Elinor Nauen is Manhattan’s unofficial poet laureate of cars and baseball. Her newest book, “So Late Into the Night,” is a rollicking road trip on the model of Byron’s “Don Juan,” with over 600 stanzas of ottava rima about Derek Jeter (her non-Platonic obsession), road trips, her husband, morning minyan and herself. Nauen chatted with The Arty Semite about moving to New York from South Dakota, writing about shul, and whether Derek Jeter will ever read her poems.
Zackary Sholem Berger: How does a nice Jewish poet from South Dakota end up moving to New York and going for a black belt in karate?
Elinor Nauen: If you’re from SoDak, you are very likely to move on, especially if you’re Jewish. And New York is still the golden medina [country] for Jews. Actually, being Jewish is somewhat connected to my studying karate. When my best friend at synagogue died in 2007, I felt dislocated and that I had to do something different, and maybe something that involved punching. There are many similarities between karate and observing Judaism — a lot of rules that seem arbitrary from the outside, for example, and a strong emphasis on ethics (at least at my dojo).
Was the ottava rima in your book something imposed from without (it “called” you) or something you actively chose?
Very much both. I wrote a single stanza, idly, and I felt exactly as I had the first time I ever came to New York City: This is what I was waiting for, this is what I was looking for. I moved here in a flash and never looked back, and in the same way, I knew ottava rima was mine and would be there for as long as I needed and wanted.
I haven’t read Kenneth Koch’s “Ko” though I keep meaning to. Now I realize that a long poem with a lot of baseball can be moving and funny at the same time, even though I’m not a baseball fan.
I love Kenneth Koch, but “Ko” least of his works. His ottava rima (there’s also “The Duplications”) is more formal than mine. I don’t think it was an influence but I’m always wrong. What you consciously grab, in technique or tone or form, may not be what really shines through the work. What influenced “So Late”? Well, besides Byron? Ashrei for the acrostics and similar wordplay. John Clare for not getting Byron right, which left me room enough to plunge in. Probably in some completely random, inexplicable way, whoever I was reading along the way — Donne, Whalen, Myles, etc.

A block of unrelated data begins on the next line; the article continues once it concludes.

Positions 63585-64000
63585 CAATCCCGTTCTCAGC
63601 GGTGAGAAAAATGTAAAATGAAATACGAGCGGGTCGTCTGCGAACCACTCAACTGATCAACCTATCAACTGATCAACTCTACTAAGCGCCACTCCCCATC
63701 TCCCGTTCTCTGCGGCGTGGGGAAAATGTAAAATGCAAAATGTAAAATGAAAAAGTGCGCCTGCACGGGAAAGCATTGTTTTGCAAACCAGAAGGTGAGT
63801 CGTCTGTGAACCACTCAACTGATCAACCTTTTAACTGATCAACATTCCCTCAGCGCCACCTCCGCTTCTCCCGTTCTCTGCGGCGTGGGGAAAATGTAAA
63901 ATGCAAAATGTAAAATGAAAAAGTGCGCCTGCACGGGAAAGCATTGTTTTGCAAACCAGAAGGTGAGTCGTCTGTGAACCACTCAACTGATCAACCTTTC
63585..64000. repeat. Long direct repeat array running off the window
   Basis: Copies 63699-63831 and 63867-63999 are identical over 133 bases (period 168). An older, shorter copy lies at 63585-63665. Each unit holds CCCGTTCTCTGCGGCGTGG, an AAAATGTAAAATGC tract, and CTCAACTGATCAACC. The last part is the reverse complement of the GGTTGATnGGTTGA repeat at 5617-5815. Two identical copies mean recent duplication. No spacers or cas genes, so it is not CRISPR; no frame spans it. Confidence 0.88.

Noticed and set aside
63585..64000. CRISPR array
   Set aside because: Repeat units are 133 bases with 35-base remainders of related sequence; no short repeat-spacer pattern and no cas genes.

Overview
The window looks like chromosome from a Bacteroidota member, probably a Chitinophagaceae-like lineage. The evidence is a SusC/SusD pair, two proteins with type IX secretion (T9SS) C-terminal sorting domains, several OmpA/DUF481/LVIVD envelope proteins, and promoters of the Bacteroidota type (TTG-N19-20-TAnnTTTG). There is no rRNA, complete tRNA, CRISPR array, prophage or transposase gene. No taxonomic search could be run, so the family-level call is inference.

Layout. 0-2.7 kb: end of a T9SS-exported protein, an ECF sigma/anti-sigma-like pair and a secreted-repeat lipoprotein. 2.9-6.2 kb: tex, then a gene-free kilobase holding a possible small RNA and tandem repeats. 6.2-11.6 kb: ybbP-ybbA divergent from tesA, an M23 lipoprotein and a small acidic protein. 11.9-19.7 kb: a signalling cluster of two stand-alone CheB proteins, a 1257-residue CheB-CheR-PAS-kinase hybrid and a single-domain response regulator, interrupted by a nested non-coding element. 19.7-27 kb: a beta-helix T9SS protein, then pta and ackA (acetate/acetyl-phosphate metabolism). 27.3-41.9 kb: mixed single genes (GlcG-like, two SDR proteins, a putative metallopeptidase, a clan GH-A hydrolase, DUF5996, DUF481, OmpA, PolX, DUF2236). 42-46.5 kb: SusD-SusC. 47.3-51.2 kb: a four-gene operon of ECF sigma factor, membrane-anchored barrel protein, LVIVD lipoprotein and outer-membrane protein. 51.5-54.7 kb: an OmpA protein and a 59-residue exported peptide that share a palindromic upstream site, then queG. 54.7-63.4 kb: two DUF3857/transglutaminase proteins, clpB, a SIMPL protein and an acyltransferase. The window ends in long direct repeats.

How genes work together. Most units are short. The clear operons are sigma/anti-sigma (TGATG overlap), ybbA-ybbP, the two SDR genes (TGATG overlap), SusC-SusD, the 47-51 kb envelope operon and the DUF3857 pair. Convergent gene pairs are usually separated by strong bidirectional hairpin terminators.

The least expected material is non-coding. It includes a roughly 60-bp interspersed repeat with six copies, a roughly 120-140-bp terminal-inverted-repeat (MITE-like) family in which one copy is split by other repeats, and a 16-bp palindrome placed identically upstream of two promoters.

You need to be lucky to write a poem like yours. You have a husband who stars in some sections, a baseball star obsession in others, and — in still others — a synagogue. Unlike many Jewish authors, you don’t go on and on about how you are simultaneously attracted to and repelled by the Tradition. You write about shul like you write about your friends.
Zack! I love that you said one needs to be lucky — I secretly envy people who have “something to write about” — who have suffered or been a weird tabloid hero or a firefighter. I always feel I’m just plugging along, living my life, which I find totally entertaining but it’s just my life. And I love that you say I write about shul like I write about my friends. That’s exactly right and the plan of my life — befriend and be fascinated.
I didn’t have much Tradition or Yiddishkeit growing up and have always felt lucky I didn’t have to fight against it — as soon as I realized it was there and there for me, I could stroll right in and take what I wanted. I’m the rich lady who doesn’t have to look at the price tags.
You’re a Jew, and a poet. What does the conjunction of those things together mean to you? Does it have to mean anything?
Let me back into an answer or take the out you kindly offered: No, it doesn’t have to mean anything. Hard, though, to imagine that something as central as being Jewish doesn’t at least inform what one is most absorbed with, that is, poetry. If Judaism isn’t the subject, is it therefore not part of the process or the poem? No, I don’t think so.
I’m a lot of things: I grew up on the prairie and so my lines are (usually) long, out to the horizon. I’m female, so I’m concerned with cutting men down to size (ha!). I’m a baseball fan, a wife, a sometime gear-head, a karate-ka, easily amused, very tall — it’s all part of how and why the work gets written.
When is Derek Jeter going to read your book?
He’s not much of a reader, I’m pretty sure. My experience is that public figures don’t really like to read poetry about themselves. Or poetry at all.
Zackary Sholem Berger is a frequent contributor to the Forward and the Yiddish Forward. He lives in Baltimore.
Q&A: Poet Elinor Nauen on Writing Ottava Rima for Derek Jeter